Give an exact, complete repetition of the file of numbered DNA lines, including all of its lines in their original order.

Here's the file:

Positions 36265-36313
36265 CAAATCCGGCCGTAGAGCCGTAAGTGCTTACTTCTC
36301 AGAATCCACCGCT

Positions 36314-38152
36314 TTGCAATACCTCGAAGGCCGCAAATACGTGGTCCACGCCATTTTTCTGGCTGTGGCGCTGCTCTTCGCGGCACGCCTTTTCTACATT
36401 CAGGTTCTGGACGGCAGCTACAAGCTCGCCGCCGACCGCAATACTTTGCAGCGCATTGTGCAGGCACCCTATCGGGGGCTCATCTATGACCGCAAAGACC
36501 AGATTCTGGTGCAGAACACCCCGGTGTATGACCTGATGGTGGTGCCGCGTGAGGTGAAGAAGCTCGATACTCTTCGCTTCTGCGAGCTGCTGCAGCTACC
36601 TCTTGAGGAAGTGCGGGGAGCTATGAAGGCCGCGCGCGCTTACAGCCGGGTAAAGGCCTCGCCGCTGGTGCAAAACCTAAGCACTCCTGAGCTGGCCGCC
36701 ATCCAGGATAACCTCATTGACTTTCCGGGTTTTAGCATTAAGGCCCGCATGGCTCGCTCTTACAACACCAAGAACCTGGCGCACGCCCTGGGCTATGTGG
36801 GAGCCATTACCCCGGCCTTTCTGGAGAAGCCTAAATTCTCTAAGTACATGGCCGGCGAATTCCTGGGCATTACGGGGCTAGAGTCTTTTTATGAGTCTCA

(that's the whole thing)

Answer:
Positions 36265-36313
36265 CAAATCCGGCCGTAGAGCCGTAAGTGCTTACTTCTC
36301 AGAATCCACCGCT

Positions 36314-38152
36314 TTGCAATACCTCGAAGGCCGCAAATACGTGGTCCACGCCATTTTTCTGGCTGTGGCGCTGCTCTTCGCGGCACGCCTTTTCTACATT
36401 CAGGTTCTGGACGGCAGCTACAAGCTCGCCGCCGACCGCAATACTTTGCAGCGCATTGTGCAGGCACCCTATCGGGGGCTCATCTATGACCGCAAAGACC
36501 AGATTCTGGTGCAGAACACCCCGGTGTATGACCTGATGGTGGTGCCGCGTGAGGTGAAGAAGCTCGATACTCTTCGCTTCTGCGAGCTGCTGCAGCTACC
36601 TCTTGAGGAAGTGCGGGGAGCTATGAAGGCCGCGCGCGCTTACAGCCGGGTAAAGGCCTCGCCGCTGGTGCAAAACCTAAGCACTCCTGAGCTGGCCGCC
36701 ATCCAGGATAACCTCATTGACTTTCCGGGTTTTAGCATTAAGGCCCGCATGGCTCGCTCTTACAACACCAAGAACCTGGCGCACGCCCTGGGCTATGTGG
36801 GAGCCATTACCCCGGCCTTTCTGGAGAAGCCTAAATTCTCTAAGTACATGGCCGGCGAATTCCTGGGCATTACGGGGCTAGAGTCTTTTTATGAGTCTCA